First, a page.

Flagging can be engrossing and rewarding regardless of your level of proficiency, and there is no end state one must achieve.
However, I found that until I had built a pretty good repertoire of moves or “vocabulary” from which to express myself, I went through cycles of excitement and boredom. As I discovered and mastered a new move, I was ecstatic, but when that move didn’t prove to magically elevate my flagging I would fall back into feeling stuck and uninspired.
Because I was isolated and not learning moves other than what I could glean when I went out, the excitement peaks seemed few and far between and the more mundane plodding plateaus quite lengthy.
Below are some musings I would like to share that might help you accelerate your learning. Some of these I arrived at myself, but most come via of Xavier, Phillip, Dan or others.
Check Your Assumptions
The first 3 years I flagged, I just assumed that all the wonderful stuff I saw people doing was a series of distinctly different moves that “someone” had shown them and they had dutifully practiced. The only move I knew was a “crazy 8” and I assumed that the moves I was seeing were completely different. In reality, almost all the cool stuff I was admiring was in fact, just slight variations and/or refinements on what I already knew. However, not realizing this, I severely limited the way I experimented with what I knew. E.g. “I’ll keep doing this until somebody shows me how to do one of those really cool moves.” In hindsight, I could have been perfecting my planes, changing the angles, arc, speed, placement, timing, etc. of that “boring crazy 8” and my flagging would have progressed much more rapidly.
Instead, thinking the cool moves must be much more complicated and advanced, I taught myself to fly the flags in opposite directions. I kept practicing this thinking at some point it would morph into one of those really cool moves I was seeing. It never did….. Ironically, “opposites” have become part of my repertoire (maybe someone else is viewing them as a really cool move 🙂 ), but my flagging would have benefitted much more if I had been refining and experimenting with the “basic moves” I already knew.
Refine Your Planes
Newsflash: Half the moves that Xavier and Phillip do that knock your socks off are things you already know. They just execute way, way better.
A good place to start is looking at your planes.
There are times when flagging in multiple planes is desired and aesthetically pleasing, but it should be a choice. The straighter your flags fly (either in front/back or right/left) the greater their impact.
Practice in front of a mirror. Realize how sloppy those circles look.
Back yourself up against the wall. Within three minutes, the instant feedback of hitting the wall will force you to self-correct.
Practice Non-Preferred Directions
You’ve really mastered that new move, but chances are you always do it in the same direction or with the same hand leading.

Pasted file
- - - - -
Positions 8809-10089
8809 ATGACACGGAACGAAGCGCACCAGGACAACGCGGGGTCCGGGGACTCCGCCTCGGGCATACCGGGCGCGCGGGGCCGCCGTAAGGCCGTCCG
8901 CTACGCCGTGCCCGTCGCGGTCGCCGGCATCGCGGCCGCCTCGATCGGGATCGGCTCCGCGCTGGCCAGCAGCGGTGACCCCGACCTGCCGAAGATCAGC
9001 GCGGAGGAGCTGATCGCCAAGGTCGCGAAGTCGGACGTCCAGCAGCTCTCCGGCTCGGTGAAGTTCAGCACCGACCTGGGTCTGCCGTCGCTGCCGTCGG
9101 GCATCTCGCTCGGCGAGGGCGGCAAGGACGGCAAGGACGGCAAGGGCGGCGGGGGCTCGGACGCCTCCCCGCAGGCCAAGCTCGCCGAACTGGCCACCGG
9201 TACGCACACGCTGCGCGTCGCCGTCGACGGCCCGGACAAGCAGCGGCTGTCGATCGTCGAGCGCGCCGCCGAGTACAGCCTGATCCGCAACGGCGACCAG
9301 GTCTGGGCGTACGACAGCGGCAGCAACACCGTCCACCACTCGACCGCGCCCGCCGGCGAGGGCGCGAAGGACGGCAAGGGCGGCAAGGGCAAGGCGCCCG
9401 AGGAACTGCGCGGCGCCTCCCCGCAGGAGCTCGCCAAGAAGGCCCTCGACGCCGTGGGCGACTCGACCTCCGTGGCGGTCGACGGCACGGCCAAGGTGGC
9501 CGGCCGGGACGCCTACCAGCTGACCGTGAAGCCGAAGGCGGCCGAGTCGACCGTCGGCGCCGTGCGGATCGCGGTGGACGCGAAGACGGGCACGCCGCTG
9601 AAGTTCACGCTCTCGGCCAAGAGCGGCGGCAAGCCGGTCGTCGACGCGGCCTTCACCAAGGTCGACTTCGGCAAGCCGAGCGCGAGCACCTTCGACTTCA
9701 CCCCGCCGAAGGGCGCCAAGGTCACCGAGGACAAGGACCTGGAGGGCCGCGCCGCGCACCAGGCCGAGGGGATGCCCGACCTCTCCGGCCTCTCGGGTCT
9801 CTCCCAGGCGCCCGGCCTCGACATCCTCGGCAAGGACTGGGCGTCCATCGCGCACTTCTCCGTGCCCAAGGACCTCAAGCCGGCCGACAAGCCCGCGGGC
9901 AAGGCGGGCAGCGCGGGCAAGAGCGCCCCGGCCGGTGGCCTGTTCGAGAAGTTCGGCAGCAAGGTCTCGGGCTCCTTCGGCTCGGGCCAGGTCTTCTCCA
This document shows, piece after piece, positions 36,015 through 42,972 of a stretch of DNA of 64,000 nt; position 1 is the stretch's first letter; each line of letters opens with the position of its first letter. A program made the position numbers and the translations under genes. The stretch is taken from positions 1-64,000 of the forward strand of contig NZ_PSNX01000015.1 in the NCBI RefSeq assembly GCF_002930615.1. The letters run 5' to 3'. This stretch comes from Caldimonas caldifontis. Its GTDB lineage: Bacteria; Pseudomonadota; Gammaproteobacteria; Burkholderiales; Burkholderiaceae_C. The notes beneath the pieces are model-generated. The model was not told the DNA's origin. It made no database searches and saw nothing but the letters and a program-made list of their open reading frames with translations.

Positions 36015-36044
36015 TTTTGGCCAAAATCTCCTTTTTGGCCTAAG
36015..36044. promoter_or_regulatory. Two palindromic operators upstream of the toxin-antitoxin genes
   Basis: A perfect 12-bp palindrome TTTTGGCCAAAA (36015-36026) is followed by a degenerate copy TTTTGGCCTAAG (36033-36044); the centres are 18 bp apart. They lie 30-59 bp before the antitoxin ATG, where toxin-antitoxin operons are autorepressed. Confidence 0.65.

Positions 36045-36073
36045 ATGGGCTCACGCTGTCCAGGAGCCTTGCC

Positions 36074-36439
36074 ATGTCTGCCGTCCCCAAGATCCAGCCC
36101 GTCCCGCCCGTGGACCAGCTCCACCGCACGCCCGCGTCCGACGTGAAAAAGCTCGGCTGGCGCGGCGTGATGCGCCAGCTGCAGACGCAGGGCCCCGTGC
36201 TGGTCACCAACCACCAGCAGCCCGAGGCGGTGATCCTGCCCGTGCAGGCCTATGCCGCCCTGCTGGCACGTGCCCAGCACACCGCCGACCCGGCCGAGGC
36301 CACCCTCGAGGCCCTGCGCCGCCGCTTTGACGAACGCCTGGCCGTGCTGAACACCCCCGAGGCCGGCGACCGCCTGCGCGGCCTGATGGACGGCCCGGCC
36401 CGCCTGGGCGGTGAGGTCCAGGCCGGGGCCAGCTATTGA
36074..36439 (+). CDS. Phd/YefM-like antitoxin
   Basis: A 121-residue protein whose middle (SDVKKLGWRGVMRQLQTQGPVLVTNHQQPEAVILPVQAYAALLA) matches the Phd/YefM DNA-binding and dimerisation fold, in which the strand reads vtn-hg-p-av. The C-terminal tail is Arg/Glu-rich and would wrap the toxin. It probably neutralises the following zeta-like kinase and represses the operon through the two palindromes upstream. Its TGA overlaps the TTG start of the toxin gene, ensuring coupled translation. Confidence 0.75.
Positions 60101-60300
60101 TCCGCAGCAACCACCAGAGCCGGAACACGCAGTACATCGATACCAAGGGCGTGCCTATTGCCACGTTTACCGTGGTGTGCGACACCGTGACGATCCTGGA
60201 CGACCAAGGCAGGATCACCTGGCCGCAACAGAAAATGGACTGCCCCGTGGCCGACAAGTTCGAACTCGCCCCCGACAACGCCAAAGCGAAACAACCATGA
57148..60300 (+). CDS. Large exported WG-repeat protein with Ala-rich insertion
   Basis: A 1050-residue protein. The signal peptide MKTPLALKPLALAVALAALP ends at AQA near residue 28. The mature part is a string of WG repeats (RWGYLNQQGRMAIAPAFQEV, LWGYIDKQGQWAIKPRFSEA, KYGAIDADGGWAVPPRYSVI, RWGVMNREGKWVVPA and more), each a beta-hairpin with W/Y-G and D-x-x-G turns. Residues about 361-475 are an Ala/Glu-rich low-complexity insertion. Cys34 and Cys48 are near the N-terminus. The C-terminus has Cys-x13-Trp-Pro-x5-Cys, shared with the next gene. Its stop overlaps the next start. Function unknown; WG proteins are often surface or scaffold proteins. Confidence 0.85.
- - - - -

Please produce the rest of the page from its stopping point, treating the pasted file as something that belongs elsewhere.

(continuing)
It may not be fun, but it’s worth the time and practice to figure out how to do it with your left-hand leading or going up, instead of down.
One may look as good as the other, but having the option of doing either will invite more freedom, variety and variation in the future.
Break Your Patterns
The good news is once you learn a move your body won’t forget. The bad news is once you learn a move your body won’t forget – and will want to repeat that move, that sequence, that transition in the exact same way over and over, every single time. I consistently find this is my biggest barrier to learning.
We watched a friend flagging last nite who in the last few months has become fearless (no, it’s not just a new drug). He constantly changes directions, the shape of his arcs, where he is placing his “circles”. It looks as if his flags are inventing where they want to go and dictating that his body follow. Although at times, this throws him off balance (the Joe Cocker effect), the overall impact is one of freshness, discovery, and excitement and over time many of those newly created moves will become refined and integrated.
If we all flagged this adventurously, we’d be learning at a much quicker rate.
Flag to different music.
The faster the music the less likely you will be to break familiar patterns. Play some slow spacey trance; some gentle melodic latin grooves; some Middle Eastern tracks where the sitar invites you to undulate, not “execute”.
Try practicing “separates” (flags not in sync) to some slower hip-hop — let the beat force you to try something new.
At home, I rarely flag to club music. When my 87 year old Dad visited, I spent an evening flagging to Benny Goodman. It was a bit of a stretch, but my Dad loved it.
Focus on moving, instead of flagging.
If you don’t already turn, start. It’s easy – turn in the direction the flags are moving. If you tend to just turn back and forth, consciously stop yourself and experiment with taking a second or third step in the same direction. This will force you to change what you’re used to doing.
Imagine you’re on a stage that’s 12 x 12 and you want to utilize all of this space or it will be lost to “dancers’.
See what happens when you take multiple steps backwards, multiple steps forwards, and then throw in that Janet Jackson Rhythm Nation 90 degree turn and “hustle” the width of the stage.
Dance, instead of move.